What happens after genocide and mass atrocities? How do survivors pick up their lives in the aftermath of mass killings and war crimes? Can one come to terms with mass atrocities committed against one's family and ethnic/racial group? Can one forgive and reconcile? This course will cover transitional justice which is a rapidly emerging interdisciplinary field of study focusing on processes dealing with past human rights violations and the transition to more peaceful and democratic states. It will deal with questions that arise in countries emerging from armed conflict or from periods of authoritarian or repressive rule. It will focus on strategies available to new democratic governments in the aftermath of a situation of massive violations of human rights to re-establish the rule of law and build sustainable peace. This course will examine the evolution of transitional justice theory and practice, including truth commissions, trials and traditional practices, in such contexts as post-apartheid South Africa and post-genocide Bosnia, Cambodia, Germany and Rwanda. We will also watch selections from films, such as The Death and the Maiden, during the lectures to illustrate the complexity of coming to terms with mass atrocities and war crimes. Issues discussed include the various types of justice, accountability, truth, reconciliation and reparations, and the challenges of balancing justice and peace. The course will raise a series of thought-provoking questions such as how mass atrocities affect states and their neighbors? What lessons did the UN learn from its experiences with mass atrocity situations in the post-Cold War world? What are the pros and cons of prosecuting individuals for mass atrocities? Can multi-million international courts bring justice to survivors of war crimes? Incompatible: 7605LAW Transitional Justice. Prerequisites: Nil.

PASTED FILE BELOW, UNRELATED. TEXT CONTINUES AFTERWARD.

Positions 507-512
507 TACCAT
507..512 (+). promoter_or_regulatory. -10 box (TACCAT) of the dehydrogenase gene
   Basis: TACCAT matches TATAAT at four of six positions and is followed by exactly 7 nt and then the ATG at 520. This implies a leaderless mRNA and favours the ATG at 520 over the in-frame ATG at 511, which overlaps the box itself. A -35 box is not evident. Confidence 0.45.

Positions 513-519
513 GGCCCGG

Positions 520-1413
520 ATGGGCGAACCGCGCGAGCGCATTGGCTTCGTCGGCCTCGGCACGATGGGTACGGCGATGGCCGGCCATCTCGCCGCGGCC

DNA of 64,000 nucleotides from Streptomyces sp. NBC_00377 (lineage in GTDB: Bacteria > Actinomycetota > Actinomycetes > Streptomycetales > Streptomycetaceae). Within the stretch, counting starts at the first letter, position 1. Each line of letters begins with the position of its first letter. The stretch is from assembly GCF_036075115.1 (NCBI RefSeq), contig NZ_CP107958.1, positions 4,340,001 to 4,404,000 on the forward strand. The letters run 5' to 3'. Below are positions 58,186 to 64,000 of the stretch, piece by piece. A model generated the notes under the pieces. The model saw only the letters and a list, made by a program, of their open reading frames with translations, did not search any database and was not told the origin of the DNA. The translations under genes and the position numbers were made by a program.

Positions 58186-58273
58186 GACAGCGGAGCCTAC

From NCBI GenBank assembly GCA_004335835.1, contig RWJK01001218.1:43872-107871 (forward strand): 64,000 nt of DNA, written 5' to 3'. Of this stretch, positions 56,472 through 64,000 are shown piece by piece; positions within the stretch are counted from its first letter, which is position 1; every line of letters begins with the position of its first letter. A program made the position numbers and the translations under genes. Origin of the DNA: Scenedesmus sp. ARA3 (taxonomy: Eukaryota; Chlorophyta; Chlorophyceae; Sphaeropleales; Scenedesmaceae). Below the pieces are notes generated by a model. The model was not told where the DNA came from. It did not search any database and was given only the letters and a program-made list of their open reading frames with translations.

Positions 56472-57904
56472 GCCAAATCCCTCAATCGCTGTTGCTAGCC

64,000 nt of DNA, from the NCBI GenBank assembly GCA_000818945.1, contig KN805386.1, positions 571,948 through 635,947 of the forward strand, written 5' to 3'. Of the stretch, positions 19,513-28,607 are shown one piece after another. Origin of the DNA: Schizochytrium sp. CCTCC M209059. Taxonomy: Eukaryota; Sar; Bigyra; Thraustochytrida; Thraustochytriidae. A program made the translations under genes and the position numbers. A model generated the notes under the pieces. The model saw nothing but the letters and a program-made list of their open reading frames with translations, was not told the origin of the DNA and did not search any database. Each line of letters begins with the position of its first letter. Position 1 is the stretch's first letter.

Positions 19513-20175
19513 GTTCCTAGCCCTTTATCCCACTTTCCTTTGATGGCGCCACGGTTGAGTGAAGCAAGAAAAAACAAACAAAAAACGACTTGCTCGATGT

Nathan Semester 2Nathan Trimester 1
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|You must attend this Lecture|
Wednesday 14:00 - 17:50
27 February 2019 - 10 April 2019